Thomas has had constant foot problems since even before joining Denver, from broken bones to sprains. The talent flashed briefly last summer but he simply can't stay healthy to date, making some re-evaluate the decision to bypass Dez Bryant in favor of Thomas last April.

--There's no argument that Lloyd had a breakthrough season in 2011. He was one of the NFL's premier deep threats, coming out of nowhere to blunt the loss of Brandon Marshall via trade.

"I don't see my story as a miraculous comeback ... The remarkable thing about it is there was no hype, no hoopla, no marketing campaign or advertising about me. I made the Pro Bowl strictly from the respect of my peers."

So, how does Lloyd top his performance or even match it? Certainly there will be questions about whether he's a one-hit wonder after seven previous up-and-down seasons.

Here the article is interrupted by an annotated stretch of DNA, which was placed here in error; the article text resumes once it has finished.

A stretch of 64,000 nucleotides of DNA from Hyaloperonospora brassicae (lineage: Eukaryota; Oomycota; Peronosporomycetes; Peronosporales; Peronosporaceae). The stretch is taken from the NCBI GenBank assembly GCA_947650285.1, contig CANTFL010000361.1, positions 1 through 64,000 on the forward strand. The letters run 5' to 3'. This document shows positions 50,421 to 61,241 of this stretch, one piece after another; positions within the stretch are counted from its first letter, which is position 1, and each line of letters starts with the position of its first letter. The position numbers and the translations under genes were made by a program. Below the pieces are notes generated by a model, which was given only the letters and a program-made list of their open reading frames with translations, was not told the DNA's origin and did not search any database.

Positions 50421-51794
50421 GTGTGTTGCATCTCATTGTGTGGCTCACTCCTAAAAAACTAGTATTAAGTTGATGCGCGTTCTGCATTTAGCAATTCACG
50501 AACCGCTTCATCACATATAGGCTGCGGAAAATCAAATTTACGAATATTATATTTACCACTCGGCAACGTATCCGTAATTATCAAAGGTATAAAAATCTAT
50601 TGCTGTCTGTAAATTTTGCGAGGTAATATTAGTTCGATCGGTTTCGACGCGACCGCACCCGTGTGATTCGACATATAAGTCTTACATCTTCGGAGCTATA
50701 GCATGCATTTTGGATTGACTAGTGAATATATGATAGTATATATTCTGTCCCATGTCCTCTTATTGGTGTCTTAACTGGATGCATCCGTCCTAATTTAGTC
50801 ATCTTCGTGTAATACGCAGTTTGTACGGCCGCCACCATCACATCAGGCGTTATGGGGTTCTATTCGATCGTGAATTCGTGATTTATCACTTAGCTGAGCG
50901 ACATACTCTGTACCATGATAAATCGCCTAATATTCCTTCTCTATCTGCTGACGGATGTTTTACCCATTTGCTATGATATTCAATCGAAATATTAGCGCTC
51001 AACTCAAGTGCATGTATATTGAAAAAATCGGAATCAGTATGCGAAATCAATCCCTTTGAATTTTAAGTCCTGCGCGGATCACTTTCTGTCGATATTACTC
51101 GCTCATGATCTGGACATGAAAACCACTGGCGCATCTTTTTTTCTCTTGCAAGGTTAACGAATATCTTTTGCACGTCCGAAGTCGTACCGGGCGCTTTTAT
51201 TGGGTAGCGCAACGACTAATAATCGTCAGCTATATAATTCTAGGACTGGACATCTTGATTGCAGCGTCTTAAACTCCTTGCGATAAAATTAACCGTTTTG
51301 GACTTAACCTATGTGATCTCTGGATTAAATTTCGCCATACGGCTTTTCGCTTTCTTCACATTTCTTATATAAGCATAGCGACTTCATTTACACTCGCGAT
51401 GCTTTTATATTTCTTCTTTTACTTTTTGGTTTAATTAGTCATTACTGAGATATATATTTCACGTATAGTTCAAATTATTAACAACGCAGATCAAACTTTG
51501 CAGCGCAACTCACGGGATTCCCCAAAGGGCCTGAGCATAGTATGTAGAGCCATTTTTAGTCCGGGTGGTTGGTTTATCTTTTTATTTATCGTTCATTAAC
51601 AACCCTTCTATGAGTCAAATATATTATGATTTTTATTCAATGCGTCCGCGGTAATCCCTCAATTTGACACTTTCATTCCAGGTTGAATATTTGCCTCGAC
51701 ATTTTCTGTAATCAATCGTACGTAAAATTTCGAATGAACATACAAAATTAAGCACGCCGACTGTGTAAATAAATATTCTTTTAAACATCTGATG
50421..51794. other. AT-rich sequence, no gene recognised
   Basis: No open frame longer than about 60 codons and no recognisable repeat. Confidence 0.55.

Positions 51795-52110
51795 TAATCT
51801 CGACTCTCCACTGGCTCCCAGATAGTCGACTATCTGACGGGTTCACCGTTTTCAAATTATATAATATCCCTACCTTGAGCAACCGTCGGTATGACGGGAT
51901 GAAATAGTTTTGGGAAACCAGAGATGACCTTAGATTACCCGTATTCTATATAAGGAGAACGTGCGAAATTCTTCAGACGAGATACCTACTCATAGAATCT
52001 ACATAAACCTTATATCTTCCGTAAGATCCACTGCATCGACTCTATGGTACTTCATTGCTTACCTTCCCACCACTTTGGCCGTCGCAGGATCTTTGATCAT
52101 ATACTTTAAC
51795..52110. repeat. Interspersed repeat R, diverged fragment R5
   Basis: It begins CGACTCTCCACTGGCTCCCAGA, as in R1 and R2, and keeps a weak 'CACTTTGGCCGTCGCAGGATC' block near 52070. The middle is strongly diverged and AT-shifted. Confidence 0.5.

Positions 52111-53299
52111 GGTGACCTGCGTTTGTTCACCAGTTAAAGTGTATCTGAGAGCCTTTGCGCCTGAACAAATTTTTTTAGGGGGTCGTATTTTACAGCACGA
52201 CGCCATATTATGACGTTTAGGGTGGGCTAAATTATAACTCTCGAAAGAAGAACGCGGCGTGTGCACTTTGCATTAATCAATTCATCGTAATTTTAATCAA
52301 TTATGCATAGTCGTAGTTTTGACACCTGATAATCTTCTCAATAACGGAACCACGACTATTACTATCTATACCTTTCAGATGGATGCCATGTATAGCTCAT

"I don't care. I don't care. I put my product out on the field and that's what it is and that's what I've always done," he said. "But I've walked my path. I've paid my dues. I've made the vet minimum. I've been benched. I've been a backup. I've done it all. There's always going to be doubters. But I approach this thing one day at a time, literally."

--General manager Brian Xanders said that retaining Mike McCoy as offensive coordinator was an easy decision, given his strong knowledge of several systems and previous relationship with Fox in Carolina.